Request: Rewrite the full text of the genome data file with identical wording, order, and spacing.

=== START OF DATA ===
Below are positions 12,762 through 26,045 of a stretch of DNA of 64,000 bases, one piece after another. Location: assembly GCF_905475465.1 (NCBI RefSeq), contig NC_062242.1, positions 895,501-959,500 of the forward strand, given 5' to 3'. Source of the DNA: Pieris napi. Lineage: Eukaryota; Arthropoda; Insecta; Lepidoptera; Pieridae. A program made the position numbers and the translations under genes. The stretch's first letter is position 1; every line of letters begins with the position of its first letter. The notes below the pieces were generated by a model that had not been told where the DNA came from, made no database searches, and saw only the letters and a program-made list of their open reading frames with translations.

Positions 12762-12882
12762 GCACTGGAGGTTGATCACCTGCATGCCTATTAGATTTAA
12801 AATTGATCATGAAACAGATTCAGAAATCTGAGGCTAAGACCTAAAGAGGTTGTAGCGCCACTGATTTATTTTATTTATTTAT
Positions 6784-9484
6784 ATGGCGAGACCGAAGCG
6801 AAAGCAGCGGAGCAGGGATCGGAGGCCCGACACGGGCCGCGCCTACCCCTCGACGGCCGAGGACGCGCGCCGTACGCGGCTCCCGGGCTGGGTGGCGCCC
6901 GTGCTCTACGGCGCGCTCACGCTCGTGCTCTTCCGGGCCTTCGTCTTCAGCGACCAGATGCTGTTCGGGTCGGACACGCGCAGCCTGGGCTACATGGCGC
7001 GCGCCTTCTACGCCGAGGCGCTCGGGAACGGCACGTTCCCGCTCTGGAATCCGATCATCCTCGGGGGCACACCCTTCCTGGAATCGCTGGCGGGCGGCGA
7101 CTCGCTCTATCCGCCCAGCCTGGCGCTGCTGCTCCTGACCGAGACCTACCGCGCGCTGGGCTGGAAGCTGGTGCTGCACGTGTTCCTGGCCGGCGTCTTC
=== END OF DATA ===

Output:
Below are positions 12,762 through 26,045 of a stretch of DNA of 64,000 bases, one piece after another. Location: assembly GCF_905475465.1 (NCBI RefSeq), contig NC_062242.1, positions 895,501-959,500 of the forward strand, given 5' to 3'. Source of the DNA: Pieris napi. Lineage: Eukaryota; Arthropoda; Insecta; Lepidoptera; Pieridae. A program made the position numbers and the translations under genes. The stretch's first letter is position 1; every line of letters begins with the position of its first letter. The notes below the pieces were generated by a model that had not been told where the DNA came from, made no database searches, and saw only the letters and a program-made list of their open reading frames with translations.

Positions 12762-12882
12762 GCACTGGAGGTTGATCACCTGCATGCCTATTAGATTTAA
12801 AATTGATCATGAAACAGATTCAGAAATCTGAGGCTAAGACCTAAAGAGGTTGTAGCGCCACTGATTTATTTTATTTATTTAT
Positions 6784-9484
6784 ATGGCGAGACCGAAGCG
6801 AAAGCAGCGGAGCAGGGATCGGAGGCCCGACACGGGCCGCGCCTACCCCTCGACGGCCGAGGACGCGCGCCGTACGCGGCTCCCGGGCTGGGTGGCGCCC
6901 GTGCTCTACGGCGCGCTCACGCTCGTGCTCTTCCGGGCCTTCGTCTTCAGCGACCAGATGCTGTTCGGGTCGGACACGCGCAGCCTGGGCTACATGGCGC
7001 GCGCCTTCTACGCCGAGGCGCTCGGGAACGGCACGTTCCCGCTCTGGAATCCGATCATCCTCGGGGGCACACCCTTCCTGGAATCGCTGGCGGGCGGCGA
7101 CTCGCTCTATCCGCCCAGCCTGGCGCTGCTGCTCCTGACCGAGACCTACCGCGCGCTGGGCTGGAAGCTGGTGCTGCACGTGTTCCTGGCCGGCGTCTTC